When I began my career in independent-school education 33 years ago at a small boarding school in Santa Barbara County, I could not have imagined a vocation so fulfilling, meaningful, and enjoyable. Though there are too many wonderful aspects of working in schools to mention here, one in particular stands out; it is the opportunity every summer to consider the potential of a new school year, and to think proactively about how we will make positive adjustments to our relationship to the community.
The Gift of Resetting
This sense of starting over applies not only to teachers, but to students and families as well. There are few other areas of our life where we have the opportunity not only to start anew, but also to reflect every year on the successes and challenges of the prior year and set an intention to improve our work, our commitment to the community, and our relationships with one another. There also are few other communities in which our individual and collective approaches matter so much. It is in that spirit of new beginnings and opportunities that I wish to speak to the importance of having an open mind.
Beyond the relatively small confines of our Dawson community, there exists a polarized country where extreme opinions are rewarded, and in which the most provocative influencers are magnified. In such an environment, we tend to cling even more closely to our own views and seek out those people and outlets that share our perspective on life. This polarization and isolation limits discourse, limits socialization, and limits opportunities for new ideation or compromise.
It’s Okay to Question
A couple of years ago, I read a fantastic book that speaks to the current situation, and ways in which we can proceed as an educational community beginning a new school year. The book is by Adam Grant and is called Think Again. Grant explains that we should question ourselves more.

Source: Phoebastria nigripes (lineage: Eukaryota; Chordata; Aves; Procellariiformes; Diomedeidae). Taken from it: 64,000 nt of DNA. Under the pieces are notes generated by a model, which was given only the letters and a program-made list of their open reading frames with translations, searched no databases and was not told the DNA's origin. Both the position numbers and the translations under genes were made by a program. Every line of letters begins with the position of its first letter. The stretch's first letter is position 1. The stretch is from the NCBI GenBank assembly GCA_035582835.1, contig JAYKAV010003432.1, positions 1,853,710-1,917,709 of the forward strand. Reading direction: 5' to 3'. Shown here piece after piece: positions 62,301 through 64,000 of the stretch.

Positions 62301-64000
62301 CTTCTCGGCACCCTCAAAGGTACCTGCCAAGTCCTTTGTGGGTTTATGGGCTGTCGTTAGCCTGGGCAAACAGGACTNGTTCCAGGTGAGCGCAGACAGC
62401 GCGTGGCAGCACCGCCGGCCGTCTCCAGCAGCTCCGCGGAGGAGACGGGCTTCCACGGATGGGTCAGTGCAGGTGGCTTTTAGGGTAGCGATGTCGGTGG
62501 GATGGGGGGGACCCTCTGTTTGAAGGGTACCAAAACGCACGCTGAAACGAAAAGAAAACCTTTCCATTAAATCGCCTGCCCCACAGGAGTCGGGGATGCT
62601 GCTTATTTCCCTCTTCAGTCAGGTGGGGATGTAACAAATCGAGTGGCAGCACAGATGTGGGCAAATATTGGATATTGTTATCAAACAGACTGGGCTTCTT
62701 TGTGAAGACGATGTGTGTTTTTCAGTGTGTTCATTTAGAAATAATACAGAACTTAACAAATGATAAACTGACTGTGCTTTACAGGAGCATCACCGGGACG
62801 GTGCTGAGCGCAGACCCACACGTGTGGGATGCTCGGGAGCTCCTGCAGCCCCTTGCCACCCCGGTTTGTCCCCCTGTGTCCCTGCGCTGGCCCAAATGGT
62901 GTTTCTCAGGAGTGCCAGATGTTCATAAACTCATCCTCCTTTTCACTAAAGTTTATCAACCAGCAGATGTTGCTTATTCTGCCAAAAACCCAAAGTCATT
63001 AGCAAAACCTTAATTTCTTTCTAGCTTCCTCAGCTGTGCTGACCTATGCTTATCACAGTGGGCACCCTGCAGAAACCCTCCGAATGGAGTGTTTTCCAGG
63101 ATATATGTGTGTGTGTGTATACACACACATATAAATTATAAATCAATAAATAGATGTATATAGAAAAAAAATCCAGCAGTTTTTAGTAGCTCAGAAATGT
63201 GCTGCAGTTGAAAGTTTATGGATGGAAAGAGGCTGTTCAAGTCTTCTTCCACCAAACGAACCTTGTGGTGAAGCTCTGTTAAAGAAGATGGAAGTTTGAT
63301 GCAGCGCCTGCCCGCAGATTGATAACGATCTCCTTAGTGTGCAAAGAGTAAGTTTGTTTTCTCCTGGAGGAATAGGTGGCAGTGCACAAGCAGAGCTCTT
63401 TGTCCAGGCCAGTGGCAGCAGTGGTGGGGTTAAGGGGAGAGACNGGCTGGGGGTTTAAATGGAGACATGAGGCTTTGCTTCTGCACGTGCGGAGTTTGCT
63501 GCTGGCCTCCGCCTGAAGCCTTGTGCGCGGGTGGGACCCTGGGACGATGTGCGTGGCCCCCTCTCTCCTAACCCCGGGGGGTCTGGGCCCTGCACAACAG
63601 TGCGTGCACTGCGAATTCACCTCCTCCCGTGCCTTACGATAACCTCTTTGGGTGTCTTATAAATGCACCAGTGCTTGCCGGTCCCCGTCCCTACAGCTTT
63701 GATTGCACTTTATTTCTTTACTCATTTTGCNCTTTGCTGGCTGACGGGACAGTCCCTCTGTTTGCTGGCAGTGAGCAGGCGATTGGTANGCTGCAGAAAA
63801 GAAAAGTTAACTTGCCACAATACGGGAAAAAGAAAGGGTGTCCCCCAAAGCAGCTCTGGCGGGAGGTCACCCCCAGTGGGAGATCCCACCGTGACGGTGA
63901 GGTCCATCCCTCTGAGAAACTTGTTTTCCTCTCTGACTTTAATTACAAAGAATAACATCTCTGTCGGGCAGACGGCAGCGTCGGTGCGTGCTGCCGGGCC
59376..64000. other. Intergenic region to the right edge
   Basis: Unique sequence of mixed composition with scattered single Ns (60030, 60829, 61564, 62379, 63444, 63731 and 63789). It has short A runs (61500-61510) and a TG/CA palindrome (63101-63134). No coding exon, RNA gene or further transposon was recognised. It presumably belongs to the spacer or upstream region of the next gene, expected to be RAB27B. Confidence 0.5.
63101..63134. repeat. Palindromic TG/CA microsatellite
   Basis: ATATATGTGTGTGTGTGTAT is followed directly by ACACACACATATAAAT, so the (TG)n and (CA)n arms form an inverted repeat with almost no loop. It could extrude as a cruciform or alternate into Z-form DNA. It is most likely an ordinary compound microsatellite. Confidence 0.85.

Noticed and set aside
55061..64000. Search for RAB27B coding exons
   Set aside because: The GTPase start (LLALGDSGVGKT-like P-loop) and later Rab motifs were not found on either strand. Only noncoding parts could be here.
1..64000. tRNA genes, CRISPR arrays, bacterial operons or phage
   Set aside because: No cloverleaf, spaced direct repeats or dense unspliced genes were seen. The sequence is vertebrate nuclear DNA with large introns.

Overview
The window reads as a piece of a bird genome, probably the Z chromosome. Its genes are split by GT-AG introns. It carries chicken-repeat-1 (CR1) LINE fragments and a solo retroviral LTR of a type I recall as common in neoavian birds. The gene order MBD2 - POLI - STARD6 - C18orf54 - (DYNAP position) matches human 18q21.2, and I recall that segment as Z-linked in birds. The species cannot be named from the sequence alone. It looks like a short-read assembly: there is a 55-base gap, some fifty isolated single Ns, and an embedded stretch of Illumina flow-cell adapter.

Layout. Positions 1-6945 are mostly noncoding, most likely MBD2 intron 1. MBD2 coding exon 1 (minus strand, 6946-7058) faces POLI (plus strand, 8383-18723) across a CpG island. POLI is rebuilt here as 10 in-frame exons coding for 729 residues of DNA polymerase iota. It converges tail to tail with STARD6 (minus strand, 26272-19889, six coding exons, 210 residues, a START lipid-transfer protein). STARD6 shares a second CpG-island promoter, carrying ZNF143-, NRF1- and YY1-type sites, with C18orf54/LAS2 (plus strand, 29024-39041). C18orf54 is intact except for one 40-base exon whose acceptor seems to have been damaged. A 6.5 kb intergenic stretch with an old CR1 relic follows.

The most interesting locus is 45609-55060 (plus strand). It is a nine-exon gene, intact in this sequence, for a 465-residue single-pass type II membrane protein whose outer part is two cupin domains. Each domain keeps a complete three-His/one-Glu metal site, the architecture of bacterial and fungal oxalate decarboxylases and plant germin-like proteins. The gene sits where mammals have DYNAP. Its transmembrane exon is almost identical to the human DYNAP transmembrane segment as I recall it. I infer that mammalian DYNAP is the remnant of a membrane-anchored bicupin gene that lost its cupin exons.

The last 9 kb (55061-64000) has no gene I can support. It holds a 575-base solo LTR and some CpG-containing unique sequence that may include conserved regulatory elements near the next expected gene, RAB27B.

“Questioning ourselves makes the world more unpredictable. It requires us to admit that the facts may have changed, that what was once right may now be wrong. Reconsidering something we believe deeply can threaten our identities, making it feel as if we’re losing a part of ourselves.”
He goes on to summarize,
“This book is an invitation to let go of knowledge and opinions that are no longer serving you well, and to anchor your sense of self in flexibility rather than consistency.”
This last line reminds me of a book I read a couple of years ago… The Subtle Art of Not Giving a F*** by Mark Mason. In it, he identifies vices that many of us hold onto, much to our disadvantage. One of those vices is the desire to always be right. I certainly am guilty of that, and I appreciate the invitation in this book to learn how we can actively open our minds and how we can collectively be a more open-minded and curious community. This does not mean that other people need to see things our way, but that we allow for some middle ground to be found.
The Reward in Being Wrong
The key to this approach, according to Grant, is for us to think more like scientists. This “involves more than just reacting with an open mind. It means being actively open-minded. It requires searching for reasons we might be wrong - not for reasons we must be right - and revising our views based on what we learn.” The ability to do this is part of what he calls the rethinking cycle. This cycle begins with humility. Humility leads to doubt, which is followed by curiosity and then discovery, which keeps us humble. If knowledge is power, then knowing what we don’t know is wisdom. This is in contrast to the overconfidence cycle, which is characterized by pride, conviction, confirmation/desirability bias, and validation.
We live in a society where being right is important, so we look for ways to prove that we are right and for information to verify our position. As we begin another school year, I hope we allow for some extra humility, grace, and open-mindedness to help us all focus on our collective educational purpose and the importance of seeking to see things from multiple perspectives and consider every once in a while that we might not have all of the answers.